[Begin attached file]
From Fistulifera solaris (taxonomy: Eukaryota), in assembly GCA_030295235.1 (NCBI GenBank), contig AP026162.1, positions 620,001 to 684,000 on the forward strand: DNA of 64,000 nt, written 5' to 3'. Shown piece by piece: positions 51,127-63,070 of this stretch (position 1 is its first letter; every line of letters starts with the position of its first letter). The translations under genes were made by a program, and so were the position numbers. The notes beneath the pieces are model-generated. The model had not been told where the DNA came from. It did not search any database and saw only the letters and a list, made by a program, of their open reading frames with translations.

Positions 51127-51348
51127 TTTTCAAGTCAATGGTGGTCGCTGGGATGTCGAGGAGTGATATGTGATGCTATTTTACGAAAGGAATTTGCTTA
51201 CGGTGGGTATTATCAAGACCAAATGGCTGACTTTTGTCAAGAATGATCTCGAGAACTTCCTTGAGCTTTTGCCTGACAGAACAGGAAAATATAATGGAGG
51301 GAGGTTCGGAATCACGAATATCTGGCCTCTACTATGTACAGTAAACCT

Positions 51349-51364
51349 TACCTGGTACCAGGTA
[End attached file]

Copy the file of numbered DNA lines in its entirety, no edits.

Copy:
From Fistulifera solaris (taxonomy: Eukaryota), in assembly GCA_030295235.1 (NCBI GenBank), contig AP026162.1, positions 620,001 to 684,000 on the forward strand: DNA of 64,000 nt, written 5' to 3'. Shown piece by piece: positions 51,127-63,070 of this stretch (position 1 is its first letter; every line of letters starts with the position of its first letter). The translations under genes were made by a program, and so were the position numbers. The notes beneath the pieces are model-generated. The model had not been told where the DNA came from. It did not search any database and saw only the letters and a list, made by a program, of their open reading frames with translations.

Positions 51127-51348
51127 TTTTCAAGTCAATGGTGGTCGCTGGGATGTCGAGGAGTGATATGTGATGCTATTTTACGAAAGGAATTTGCTTA
51201 CGGTGGGTATTATCAAGACCAAATGGCTGACTTTTGTCAAGAATGATCTCGAGAACTTCCTTGAGCTTTTGCCTGACAGAACAGGAAAATATAATGGAGG
51301 GAGGTTCGGAATCACGAATATCTGGCCTCTACTATGTACAGTAAACCT

Positions 51349-51364
51349 TACCTGGTACCAGGTA